The state says a company that runs a dam near Comstock must try to contain sediment that’s pouring into the Kalamazoo River, in violation of environmental regulations. As WMUK reported last month, silt has been streaming out of Morrow Lake since Eagle Creek Renewable Energy lowered the reservoir last year to make repairs on Morrow Dam.
The muck has clouded the river, threatening areas where fish spawn (the eggs can’t survive under a blanket of sediment) as well as mussel beds. It has piled up near the banks and overspilled them at times. The silt might have disturbed contaminants that had settled into the reservoir and the river bed, and the nutrients it has washed into the river might lead to algae blooms, Western Michigan University biologist Devin Bloom told WMUK last month.
In a violation notice that the Department of Environment, Great Lakes and Energy sent to Eagle Creek last week, it ordered the company to take steps to contain the sediment, including seeding exposed mud flats on Morrow Lake to stop erosion. Eagle Creek must also test surface water in the Kalamazoo River for PCBs and oil.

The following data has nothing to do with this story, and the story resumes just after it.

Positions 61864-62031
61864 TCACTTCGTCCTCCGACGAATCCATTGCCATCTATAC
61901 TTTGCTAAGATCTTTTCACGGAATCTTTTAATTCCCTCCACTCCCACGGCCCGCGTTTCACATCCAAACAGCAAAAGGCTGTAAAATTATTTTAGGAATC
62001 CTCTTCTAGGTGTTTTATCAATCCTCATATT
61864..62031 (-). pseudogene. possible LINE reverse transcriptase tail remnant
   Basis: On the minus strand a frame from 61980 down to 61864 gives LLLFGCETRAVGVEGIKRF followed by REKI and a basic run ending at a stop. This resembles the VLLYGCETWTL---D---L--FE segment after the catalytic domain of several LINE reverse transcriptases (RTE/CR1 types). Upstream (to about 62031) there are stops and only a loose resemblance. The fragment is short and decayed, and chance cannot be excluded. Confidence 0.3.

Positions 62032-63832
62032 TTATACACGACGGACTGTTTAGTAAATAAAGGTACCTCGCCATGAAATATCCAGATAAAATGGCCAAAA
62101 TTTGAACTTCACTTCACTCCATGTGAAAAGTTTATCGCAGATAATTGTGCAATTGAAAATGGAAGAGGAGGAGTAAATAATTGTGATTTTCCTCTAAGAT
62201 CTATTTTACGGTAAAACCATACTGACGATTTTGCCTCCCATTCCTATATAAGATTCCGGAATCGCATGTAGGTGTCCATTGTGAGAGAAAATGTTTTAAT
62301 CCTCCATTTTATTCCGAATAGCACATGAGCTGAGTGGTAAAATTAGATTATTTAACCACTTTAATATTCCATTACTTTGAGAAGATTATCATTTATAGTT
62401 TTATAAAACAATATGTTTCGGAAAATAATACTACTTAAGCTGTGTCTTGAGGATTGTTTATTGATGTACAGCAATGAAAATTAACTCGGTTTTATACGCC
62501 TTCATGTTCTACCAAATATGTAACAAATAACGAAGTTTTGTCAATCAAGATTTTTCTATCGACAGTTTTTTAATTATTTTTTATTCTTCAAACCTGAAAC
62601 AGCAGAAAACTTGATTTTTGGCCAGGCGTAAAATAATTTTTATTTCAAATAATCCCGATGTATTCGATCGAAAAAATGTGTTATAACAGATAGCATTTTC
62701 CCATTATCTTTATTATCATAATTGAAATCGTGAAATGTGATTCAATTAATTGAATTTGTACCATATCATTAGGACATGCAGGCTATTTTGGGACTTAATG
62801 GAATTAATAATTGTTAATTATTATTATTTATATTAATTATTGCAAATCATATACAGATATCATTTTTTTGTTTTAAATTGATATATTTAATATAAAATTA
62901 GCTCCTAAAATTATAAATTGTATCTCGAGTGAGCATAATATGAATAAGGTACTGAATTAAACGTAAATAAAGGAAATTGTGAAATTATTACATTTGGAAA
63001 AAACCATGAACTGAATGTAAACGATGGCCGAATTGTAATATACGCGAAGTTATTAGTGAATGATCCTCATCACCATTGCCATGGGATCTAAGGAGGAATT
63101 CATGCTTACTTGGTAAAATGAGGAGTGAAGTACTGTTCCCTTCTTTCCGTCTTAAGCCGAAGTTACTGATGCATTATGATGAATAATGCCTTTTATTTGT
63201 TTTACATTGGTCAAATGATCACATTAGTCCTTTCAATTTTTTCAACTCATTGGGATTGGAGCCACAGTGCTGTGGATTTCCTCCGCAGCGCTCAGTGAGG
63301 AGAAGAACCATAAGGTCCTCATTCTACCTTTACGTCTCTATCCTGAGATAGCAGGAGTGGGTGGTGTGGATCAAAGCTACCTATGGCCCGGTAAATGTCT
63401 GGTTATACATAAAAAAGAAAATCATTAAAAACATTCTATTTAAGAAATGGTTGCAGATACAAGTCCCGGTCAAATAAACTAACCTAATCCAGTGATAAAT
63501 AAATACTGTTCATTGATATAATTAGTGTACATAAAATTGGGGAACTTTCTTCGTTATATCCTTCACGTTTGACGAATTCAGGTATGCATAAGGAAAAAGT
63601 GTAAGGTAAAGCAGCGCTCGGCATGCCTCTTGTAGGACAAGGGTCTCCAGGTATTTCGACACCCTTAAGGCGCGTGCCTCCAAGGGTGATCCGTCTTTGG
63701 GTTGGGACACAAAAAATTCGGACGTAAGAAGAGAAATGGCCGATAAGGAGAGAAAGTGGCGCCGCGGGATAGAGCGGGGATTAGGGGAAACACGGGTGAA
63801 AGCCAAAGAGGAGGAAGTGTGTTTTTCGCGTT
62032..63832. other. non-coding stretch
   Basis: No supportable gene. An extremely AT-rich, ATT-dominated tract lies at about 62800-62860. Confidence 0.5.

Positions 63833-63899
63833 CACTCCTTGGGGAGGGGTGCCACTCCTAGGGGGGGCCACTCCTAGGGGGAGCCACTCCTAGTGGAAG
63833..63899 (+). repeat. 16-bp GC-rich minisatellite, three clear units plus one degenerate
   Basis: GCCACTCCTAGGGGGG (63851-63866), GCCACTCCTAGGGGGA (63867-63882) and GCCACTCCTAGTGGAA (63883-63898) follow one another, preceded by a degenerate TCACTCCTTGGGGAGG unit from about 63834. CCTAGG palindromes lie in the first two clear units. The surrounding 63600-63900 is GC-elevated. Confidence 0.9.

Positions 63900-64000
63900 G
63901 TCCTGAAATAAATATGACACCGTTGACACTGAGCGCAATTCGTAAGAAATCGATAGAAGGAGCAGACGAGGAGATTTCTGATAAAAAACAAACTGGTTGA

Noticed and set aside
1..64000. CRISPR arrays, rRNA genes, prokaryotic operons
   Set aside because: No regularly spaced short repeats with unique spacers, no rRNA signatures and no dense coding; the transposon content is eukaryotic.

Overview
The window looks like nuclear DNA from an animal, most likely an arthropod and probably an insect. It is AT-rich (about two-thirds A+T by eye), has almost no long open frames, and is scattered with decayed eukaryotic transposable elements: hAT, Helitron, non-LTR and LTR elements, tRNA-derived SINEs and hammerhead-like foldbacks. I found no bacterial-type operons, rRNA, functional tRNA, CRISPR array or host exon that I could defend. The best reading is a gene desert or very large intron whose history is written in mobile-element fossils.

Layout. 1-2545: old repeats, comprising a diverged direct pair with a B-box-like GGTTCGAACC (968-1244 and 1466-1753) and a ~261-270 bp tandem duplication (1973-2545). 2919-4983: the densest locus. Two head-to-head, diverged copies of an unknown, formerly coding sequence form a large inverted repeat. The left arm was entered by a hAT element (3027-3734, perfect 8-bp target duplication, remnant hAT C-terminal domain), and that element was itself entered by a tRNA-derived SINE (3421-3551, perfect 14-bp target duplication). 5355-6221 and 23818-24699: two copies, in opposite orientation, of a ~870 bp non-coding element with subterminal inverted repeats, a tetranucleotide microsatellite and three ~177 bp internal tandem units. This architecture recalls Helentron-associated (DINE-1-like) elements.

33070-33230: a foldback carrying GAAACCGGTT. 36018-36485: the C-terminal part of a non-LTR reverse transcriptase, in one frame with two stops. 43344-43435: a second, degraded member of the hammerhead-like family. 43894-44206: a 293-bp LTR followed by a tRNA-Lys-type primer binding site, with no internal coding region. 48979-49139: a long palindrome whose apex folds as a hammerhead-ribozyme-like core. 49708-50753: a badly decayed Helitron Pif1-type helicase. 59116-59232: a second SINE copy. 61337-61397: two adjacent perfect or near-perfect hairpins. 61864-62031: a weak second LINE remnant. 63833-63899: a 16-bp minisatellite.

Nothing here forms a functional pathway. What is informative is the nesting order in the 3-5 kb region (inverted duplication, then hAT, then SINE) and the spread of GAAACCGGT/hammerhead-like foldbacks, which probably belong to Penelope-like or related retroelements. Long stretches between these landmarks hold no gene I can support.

“While we do have like a 10 day and a 30 day turnaround for a number of items in the letter, it’s our hope and I think it’s their plan to start moving on some of those items immediately,” Kyle Alexander of EGLE’s Kalamazoo office Water Resouces Division told WMUK.
Alexander said the state doesn’t know if the silt has stirred up contaminants from old paper plants as well as the 2010 oil spill. “But again, given the location of the dam and its proximity to both the Superfund site and the Enbridge oil spill, that’s why we would ask them to test for both of those,” he said.
Alexander added that the agency would consider whether to fine the company later, “really after we first address these more immediate concerns that were kind of laid out in the notice.”
EGLE has said that Eagle Creek began lowering the water on Morrow Lake without the state's knowledge. In the violation letter, the agency said the drawdown broke three parts of the state’s Natural Resources and Environmental Protection Act.